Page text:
May 6, 2014
Spinning a story in song—a tradition as old as country music itself—served as the theme for the fifth annual We’re All for the Hall concert, a benefit for the Country Music Hall of Fame and Museum that presented three hours of one-of-a-kind musical surprises for a sold-out crowd.
Billed as “Songtellers,” the evening focused on narrative songwriting, often using the details of individual lives to address universal themes, such as love, heartbreak, deceit, families, drinking, generosity, standing up for yourself and surviving life with determination and gusto.
As always, Keith Urban and Vince Gill hosted a memorable evening filled with country stars. “We never know what we’re going to do,” Urban said at the outset, emphasizing the improvisational nature of the evening. “We never have on any of the past years, and we’ve always had the best time.”
Urban has put together all five We’re All for the Hall concerts in Nashville, hand-picking and personally inviting each artist who appears. The guests who answered his call this year, all volunteering their time, ranged from Country Music Hall of Fame members Gill, Reba McEntire and soon-to-be-inducted Ronnie Milsap to veterans Mary Chapin Carpenter, Deana Carter and Lee Ann Womack to several of today’s hottest stars, including Brantley Gilbert, Kacey Musgraves and Carrie Underwood.
“Five years ago, I was sitting up there,” said newcomer Brett Eldredge, as he pointed toward a section of raised seats to the right of the stage, where he saw the first We’re All for the Hall concert in 2009. “I was thinking how cool it would be to play this show someday. And here I am.”
The evening’s theme encouraged performers and songwriters to talk about the inspiration behind the songs. The motivation for the hits included heartbreak, headaches, lost love, first dates, cars, breaking the law, spiritual conflict, TV shows, forgetting a potential paramour’s last name, pigs who swim and, more than once, Dolly Parton.
The variety of story songs swept across decades. They included:
*a 1957 hit about a teenager realizing he and his date had fallen asleep and missed getting home by curfew (“Wake Up Little Susie,” the Everly Brothers classic, performed by Keith Urban and Vince Gill)
*a 1974 ballad about the end of a longtime partnership that is drastically changing (“I Will Always Love You,” the Dolly Parton classic, belted out by Carrie Underwood)
*a 1996 hit about a woman reflecting on a life-changing teen summer romance (“Strawberry Wine,” performed by Deana Carter)
*a 2013 catchy sing-along about a rollicking romantic moment (“Wagon Wheel,” credited to Bob Dylan and Old Crow Medicine Show’s Ketch Secor, and performed by Darius Rucker, who made it a #1 on the country charts).
Many of the artists chose to present some of their most famous songs, with Eldredge singing his recent Top 10 hit “Beat of the Music,” David Nail with his recent #1 “Whatever She’s Got,” Carpenter with her 1993 hit “He Thinks He’ll Keep Her,” Milsap with his 1980 #1 “Smoky Mountain Rain,” McEntire with her 2001 hit “I’m a Survivor,” Underwood with 2008’s rowdy “Last Name” and Womack with her 1998 hit “A Little Past Little Rock.”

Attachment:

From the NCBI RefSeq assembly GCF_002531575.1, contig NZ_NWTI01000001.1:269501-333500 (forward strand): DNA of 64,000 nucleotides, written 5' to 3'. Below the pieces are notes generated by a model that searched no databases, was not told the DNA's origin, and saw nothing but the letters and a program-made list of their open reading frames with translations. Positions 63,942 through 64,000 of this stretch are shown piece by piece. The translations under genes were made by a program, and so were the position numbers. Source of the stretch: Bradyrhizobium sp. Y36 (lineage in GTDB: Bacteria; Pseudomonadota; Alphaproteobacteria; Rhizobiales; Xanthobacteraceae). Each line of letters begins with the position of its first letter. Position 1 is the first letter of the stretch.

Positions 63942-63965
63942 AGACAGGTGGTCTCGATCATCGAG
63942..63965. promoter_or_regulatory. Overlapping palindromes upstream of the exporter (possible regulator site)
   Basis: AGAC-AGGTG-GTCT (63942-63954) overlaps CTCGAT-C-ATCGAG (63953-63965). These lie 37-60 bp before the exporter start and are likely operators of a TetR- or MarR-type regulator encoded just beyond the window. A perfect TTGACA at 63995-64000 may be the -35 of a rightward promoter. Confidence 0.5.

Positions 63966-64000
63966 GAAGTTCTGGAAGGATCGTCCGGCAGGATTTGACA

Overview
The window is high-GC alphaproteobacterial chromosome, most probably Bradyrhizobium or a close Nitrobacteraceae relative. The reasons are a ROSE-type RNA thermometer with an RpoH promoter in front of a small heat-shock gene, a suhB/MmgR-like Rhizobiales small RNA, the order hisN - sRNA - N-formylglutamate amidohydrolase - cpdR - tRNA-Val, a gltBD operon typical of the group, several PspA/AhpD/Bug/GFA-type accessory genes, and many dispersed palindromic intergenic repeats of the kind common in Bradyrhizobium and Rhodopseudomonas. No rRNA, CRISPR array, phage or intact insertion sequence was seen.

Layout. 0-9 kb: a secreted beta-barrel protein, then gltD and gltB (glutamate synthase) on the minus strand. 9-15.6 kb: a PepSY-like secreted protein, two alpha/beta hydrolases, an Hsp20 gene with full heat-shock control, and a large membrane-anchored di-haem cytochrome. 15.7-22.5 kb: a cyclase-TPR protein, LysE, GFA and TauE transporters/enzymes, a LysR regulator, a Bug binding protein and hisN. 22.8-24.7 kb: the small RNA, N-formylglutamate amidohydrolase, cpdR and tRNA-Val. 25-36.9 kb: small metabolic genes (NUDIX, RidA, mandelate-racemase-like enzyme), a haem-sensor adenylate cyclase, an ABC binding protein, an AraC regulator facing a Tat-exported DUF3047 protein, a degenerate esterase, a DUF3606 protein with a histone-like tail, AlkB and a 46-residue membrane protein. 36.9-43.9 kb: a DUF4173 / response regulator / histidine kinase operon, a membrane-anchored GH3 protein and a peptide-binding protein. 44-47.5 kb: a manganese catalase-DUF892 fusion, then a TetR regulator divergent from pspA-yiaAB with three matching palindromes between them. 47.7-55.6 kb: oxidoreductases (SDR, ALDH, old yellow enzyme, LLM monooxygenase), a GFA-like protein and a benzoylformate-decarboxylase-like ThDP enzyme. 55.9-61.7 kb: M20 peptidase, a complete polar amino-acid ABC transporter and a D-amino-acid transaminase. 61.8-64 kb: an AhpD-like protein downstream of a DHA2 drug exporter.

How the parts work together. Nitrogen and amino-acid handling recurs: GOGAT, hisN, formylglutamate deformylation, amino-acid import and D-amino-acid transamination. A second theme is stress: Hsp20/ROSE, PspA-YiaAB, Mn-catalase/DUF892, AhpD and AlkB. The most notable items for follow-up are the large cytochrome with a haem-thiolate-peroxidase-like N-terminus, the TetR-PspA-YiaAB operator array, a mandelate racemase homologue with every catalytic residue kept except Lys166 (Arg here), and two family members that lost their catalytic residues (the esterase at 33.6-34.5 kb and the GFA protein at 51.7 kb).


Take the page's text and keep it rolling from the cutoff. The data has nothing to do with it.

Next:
A few performers used the occasion to tout current chart hits or upcoming releases. For example, Urban rocked through “Cop Car” and Gilbert rapped through “Bottoms Up”—both current Top 10 hits; Gilbert also offered an acoustic version of “Grown Ass Man,” a song from his upcoming third album; and Kip Moore premiered his brand new single, “Dirt Road” and the yet-to-be-released “Baby’s Gone.”
As always, there were plenty of surprises and special covers. David Nail and Womack teamed up on Glen Campbell’s “Galveston”; Gill offered up Buck Owens’ “Together Again,” a standout cut from his recent Bakersfield album with steel guitarist Paul Franklin; and Musgraves acknowledged her Dolly influence with a cover of “Here You Come Again.”
Gill and Urban backed nearly all of the performers—except on the handful of acoustic numbers. Most acknowledged what a treat it was to play with what will likely be the most famous twin-guitar backing they’ll ever experience. The star guitarists were joined by Urban’s outstanding touring band, with top steel guitarist Paul Franklin as a special guest throughout the night.
Near the end of the evening, Urban announced that the concert had raised, so far, $600,000 for the Country Music Hall of Fame and Museum.
“The real reason this is successful is because all of you bought a ticket and came here,” said Vince Gill, in introducing his 2007 recording “What You Give Away,” about how being a charitable person repays each of us in multiple ways. “That’s where all the money we’re going to raise comes from. So thank you for making a great contribution to the Country Music Hall of Fame and Museum tonight.”
KEITH URBAN and VINCE GILL
“Wake Up Little Susie”
LEE ANN WOMACK
“The Way That I’m Livin’”
“A Little Past Little Rock”
“Beat of the Music”
“Mean to Me”
“You & Tequila”
“Whatever She’s Got”
“Galveston” (with Lee Ann Womack)
“What You Give Away”
“Somewhere in My Car”
“Here You Come Again”
“Merry Go Round”
MARY CHAPIN CARPENTER
“He Thinks He’ll Keep Her”
“Why Shouldn’t We”
“Smoky Mountain Rain”
“Stranger in My House”
“The Night the Lights Went Out in Georgia”
“I’m a Survivor”
“Grown Ass Man”
“I Will Always Love You”
“Don’t Think I Don’t Think About It”